308. Recruitment Incentives/Payment for Participation

Updated July 1, 2019

Volunteers are sometimes paid for participating in biomedical and behavioral research. Incentives/payments are usually monetary but other types of rewards or gifts may be offered. For example, classroom research may offer extra credit for students, although additional requirements apply to student credit for research participation. Payments may include reimbursement for costs for travel, babysitting, or other expenses resulting from or related to participation in the research.

Considerations in the Use of Recruitment Incentives or Payment for Participation

Regardless of the form of remuneration, considerations relating to incentivizing or paying for research participation remain the same. Researchers and the IRB must

  • consider whether participants in research are recruited fairly, informed adequately, and paid appropriately (i.e., payment amount is commensurate with the time and effort required for participation); and
  • ensure the rewards offered for participation in research do not constitute undue inducement.

Incentives/payments that may constitute undue inducement vary among research environments. Regardless, undue inducement is problematic. Offers that are excessive or overly attractive may

  • distort the perception of risks for participation in a study
  • impair a prospective participant's ability to exercise proper judgment; or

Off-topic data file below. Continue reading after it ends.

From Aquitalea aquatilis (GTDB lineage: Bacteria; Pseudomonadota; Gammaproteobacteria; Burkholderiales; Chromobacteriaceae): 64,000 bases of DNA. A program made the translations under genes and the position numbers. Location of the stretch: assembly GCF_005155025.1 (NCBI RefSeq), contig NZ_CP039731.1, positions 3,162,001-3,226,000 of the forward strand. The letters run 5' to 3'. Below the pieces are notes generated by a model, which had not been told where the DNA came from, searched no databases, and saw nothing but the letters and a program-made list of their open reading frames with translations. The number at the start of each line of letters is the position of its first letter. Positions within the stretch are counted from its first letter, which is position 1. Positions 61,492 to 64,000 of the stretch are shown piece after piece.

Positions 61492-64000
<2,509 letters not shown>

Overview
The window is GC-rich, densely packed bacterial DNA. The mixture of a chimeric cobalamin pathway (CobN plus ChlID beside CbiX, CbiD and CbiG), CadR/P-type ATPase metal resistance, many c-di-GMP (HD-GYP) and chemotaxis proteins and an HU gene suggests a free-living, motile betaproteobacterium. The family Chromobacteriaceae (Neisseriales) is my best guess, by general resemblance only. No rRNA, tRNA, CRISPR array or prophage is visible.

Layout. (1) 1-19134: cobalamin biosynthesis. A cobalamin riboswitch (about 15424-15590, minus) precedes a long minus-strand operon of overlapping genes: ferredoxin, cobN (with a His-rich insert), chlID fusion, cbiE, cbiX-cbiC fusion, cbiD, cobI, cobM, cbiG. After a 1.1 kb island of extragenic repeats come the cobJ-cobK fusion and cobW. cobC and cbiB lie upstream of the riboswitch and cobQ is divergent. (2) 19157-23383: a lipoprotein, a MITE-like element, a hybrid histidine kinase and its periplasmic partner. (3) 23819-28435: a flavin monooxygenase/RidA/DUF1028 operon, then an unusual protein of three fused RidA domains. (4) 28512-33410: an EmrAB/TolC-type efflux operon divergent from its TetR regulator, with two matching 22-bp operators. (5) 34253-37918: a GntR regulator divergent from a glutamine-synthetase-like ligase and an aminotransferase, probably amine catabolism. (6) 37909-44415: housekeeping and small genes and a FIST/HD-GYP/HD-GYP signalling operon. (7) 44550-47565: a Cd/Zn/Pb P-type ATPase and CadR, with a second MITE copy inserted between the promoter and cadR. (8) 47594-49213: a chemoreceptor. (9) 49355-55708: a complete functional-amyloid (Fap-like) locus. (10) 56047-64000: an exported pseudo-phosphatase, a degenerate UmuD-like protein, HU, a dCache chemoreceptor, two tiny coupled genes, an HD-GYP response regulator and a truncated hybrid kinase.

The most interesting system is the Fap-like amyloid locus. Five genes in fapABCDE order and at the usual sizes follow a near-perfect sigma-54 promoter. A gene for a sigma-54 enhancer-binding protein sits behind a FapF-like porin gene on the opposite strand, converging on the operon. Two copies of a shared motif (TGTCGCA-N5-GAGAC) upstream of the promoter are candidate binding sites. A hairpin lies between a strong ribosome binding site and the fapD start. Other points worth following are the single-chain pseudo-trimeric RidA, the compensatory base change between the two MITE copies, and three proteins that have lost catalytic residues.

• prompt prospective participants lie or conceal information that, if known, would make the ineligible to enroll in the research.

Assessing the appropriateness of an incentive or payment may require consideration of the prevailing payment practices within an institution or general locale, or among a particular research population.

For research that requires subjects to undergo only minor inconvenience or discomfort, a modest payment is generally acceptable.

Payment for participation in research that involves the assumption of risk or significant discomfort requires a more thorough assessment. The following questions may be useful for researchers and the IRB to assess the appropriateness of payment for greater than minimal risk research:

  1. Are the conditions for research participation consistent with standards for voluntary and informed consent?
  2. Are the incentives/payments offered reasonable given the subject population and the complexities, inconveniences, and risks of the study?
  3. How likely is it the incentives/payments may induce an individual to participate when she/he might otherwise not volunteer?
  4. Are there special standards the IRB ought to apply to the review of research in which volunteers are asked to assume significant risk?
  5. Should the IRB monitor subject recruitment or consent to evaluate whether the incentives/payments may be a disproportionate inducement to prospective participants?

Completion of a research activity may not be a criterion for payment. For studies involving multiple contacts or a lengthy time commitment, payment should accrue as the study progresses (as appropriate to the research). Participants who withdraw before completing the study would receive the amount earned according to time spent in the research. 

Payment for participation in studies is not a research benefit.

Researchers must describe the amount, and distribution schedule and processes for incentives/payments in the appropriate researcher form at the time of initial review, or in a protocol amendment if an inventive/payment is being added to an approved study. This requirement applies to all review levels: exempt, expedited, and full committee.

Requirements for Informing Prospective Participants about Incentives/Payments

The following information must be disclosed to prospective participants prior to enrollment: